Illinois

IL HB 3303 Property Tax
Status: Introduced February 17, 2023-25% Progression
Update: Added Co-Sponsor Rep. Kimberly Du Buclet on 9/11/2023.
Summary
Creates the Business Improvement District Law. Provides for the establishment of business improvement districts by a county or municipality by ordinance after petition of a percentage of property owners or business owners, creation of a district plan, notice, and hearings. Provides that a business improvement district may impose district charges on property owners whose real properties are located within the business improvement district or on businesses within a business improvement district. Provides that the county or municipality shall contract with a district management association to administer or implement activities and improvements specified in the district plan. Contains provisions relating to district plans, formation of a district, district boundaries, issuance of bonds, terms and renewal of districts, amendment to district plans, governance of the district, reports of a district management association, dissolution, and legislative purpose. Limits the concurrent exercise of home rule powers. Defines terms. Effective 120 days after becoming law.

Maryland

MD HB 867 & SB766 Property Tax
Status: Introduced February 14, 2024 -25% Progression
Update: Hearing Scheduled for March 5, 2024
Summary

Authorizing the Mayor and City Council of Baltimore City to establish an installment payment program for taxes in arrears on residential property; authorizing the Mayor of Baltimore City to cancel the annual tax sale; authorizing the Mayor and City Council of Baltimore City to establish a program to divert residential property from the private tax lien sale process into an alternative program for the payment of taxes in arrears; etc.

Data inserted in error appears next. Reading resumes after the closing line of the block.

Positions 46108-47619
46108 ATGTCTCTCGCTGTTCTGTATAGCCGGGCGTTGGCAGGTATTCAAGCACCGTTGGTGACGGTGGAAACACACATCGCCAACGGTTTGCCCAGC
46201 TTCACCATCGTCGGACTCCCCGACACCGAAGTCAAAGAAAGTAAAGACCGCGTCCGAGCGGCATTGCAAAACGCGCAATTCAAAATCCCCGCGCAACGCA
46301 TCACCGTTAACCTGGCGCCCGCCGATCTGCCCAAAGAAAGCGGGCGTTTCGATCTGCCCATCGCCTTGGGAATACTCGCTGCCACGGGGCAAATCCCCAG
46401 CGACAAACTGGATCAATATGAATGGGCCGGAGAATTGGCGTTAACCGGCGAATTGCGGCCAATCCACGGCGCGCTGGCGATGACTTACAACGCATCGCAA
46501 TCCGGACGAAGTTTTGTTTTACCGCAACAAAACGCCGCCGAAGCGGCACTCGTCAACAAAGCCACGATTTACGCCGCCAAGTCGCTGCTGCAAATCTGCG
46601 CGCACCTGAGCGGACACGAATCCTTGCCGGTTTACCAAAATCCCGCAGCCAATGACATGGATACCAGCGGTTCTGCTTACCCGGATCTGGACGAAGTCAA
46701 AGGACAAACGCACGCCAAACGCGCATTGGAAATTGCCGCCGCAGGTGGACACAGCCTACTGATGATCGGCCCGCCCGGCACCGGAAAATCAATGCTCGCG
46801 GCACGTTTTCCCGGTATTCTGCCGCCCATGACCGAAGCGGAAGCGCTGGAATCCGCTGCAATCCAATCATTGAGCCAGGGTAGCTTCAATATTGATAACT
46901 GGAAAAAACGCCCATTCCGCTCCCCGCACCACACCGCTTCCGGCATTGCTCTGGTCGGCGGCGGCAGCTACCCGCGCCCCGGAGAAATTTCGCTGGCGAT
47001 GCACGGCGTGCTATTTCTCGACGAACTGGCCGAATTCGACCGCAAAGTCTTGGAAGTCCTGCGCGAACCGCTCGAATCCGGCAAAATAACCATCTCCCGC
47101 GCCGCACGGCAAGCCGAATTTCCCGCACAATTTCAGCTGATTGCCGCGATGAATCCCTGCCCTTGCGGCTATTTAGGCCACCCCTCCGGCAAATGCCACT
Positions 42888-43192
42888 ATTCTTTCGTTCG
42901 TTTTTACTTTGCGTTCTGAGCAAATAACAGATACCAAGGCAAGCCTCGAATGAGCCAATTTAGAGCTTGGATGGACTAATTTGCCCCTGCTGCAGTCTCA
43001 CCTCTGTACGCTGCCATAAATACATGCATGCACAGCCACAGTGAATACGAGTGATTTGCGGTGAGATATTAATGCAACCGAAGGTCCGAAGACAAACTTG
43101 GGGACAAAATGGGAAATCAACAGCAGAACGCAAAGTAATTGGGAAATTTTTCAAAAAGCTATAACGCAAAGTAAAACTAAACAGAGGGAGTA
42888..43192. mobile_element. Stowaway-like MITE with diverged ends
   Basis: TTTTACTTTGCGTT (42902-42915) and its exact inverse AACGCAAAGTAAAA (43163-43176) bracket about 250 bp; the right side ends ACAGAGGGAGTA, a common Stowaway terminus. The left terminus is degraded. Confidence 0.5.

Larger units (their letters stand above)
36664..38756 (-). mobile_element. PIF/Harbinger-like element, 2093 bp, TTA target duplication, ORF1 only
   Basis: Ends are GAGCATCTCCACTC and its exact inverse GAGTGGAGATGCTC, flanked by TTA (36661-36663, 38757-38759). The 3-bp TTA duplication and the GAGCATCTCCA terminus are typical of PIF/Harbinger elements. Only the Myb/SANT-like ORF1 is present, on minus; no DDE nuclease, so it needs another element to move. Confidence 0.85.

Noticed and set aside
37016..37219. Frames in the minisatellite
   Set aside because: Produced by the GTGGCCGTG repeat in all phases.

Massachusetts

MA SB 1876 Property Tax
Status: Introduced February 16, 2023-25% Progression
Update: Pending: Joint Revenue Committee. Last hearing date 10/24/23.
Summary
Legislation to protect homeowners from unfair tax lien practices by cities and towns.

New York

NY AB 6268 Property Tax
Status: Introduced April 10, 2023-25% Progression
Update: Referred to governmental operations on March 1, 2024
Summary
Grants a real property assessment freeze and property tax freeze to persons sixty-five years of age or older.

New York

NY AB 4702 Property Tax
Status: Introduced February 22, 2023-25% Progression
Update: Referred to real property taxation on 03/01/2024.
Summary
Establishes provisions for real property tax lien transfers to assist homeowners facing foreclosure based on unpaid taxes; repeals existing provisions relating to acceptance of taxes from certain loan corporations.

New York

NY AB 3957 Property Tax
Status: Introduced February 8, 2023-25% Progression
Update: Referred to real property taxation on 03/01/2024.

Summary
Authorizes the city of Albany to add unpaid housing code violation penalties, costs and fines to such city’s annual tax levy.

New York

NY AB 3097 Property Tax
Status: Introduced February 2, 2023-25% Progression
Update: Referred to real property taxation on 03/01/2024.

Summary
Authorizes municipalities in the county of Rockland to add unpaid housing code violation penalties, costs and fines to such municipalities’ annual tax levy in accordance with applicable law.

New York

NY AB 1130 Property Tax
Status: Introduced January 13, 2023-25% Progression
Update: Referred to real property taxation on 03/01/2024.

Summary
Authorizes municipalities in the county of Orange to add unpaid housing code violation penalties, costs and fines to such municipalities’ annual tax levy in accordance with applicable law.

New York

NY AB 1543 Property Tax
Status: Introduced January 12, 2023-25% Progression
Update: Referred to higher education on 03/01/2024.

Summary
Provides that any installment of real property tax due and payable in calendar year 2023 shall be due and payable by December 31, 2023; relates to the payment of taxes in installments to counties, towns, certain school districts and city school districts by senior citizens and physically disabled persons.

New York

NY AB 248 Property Tax
Status: Introduced January 4, 2023-25% Progression
Update: Referred to real property taxation on 03/01/2024

Summary
Authorizes municipalities to treat unpaid fines for building code and fire code violations as unpaid real property taxes and to impose a tax lien therefor.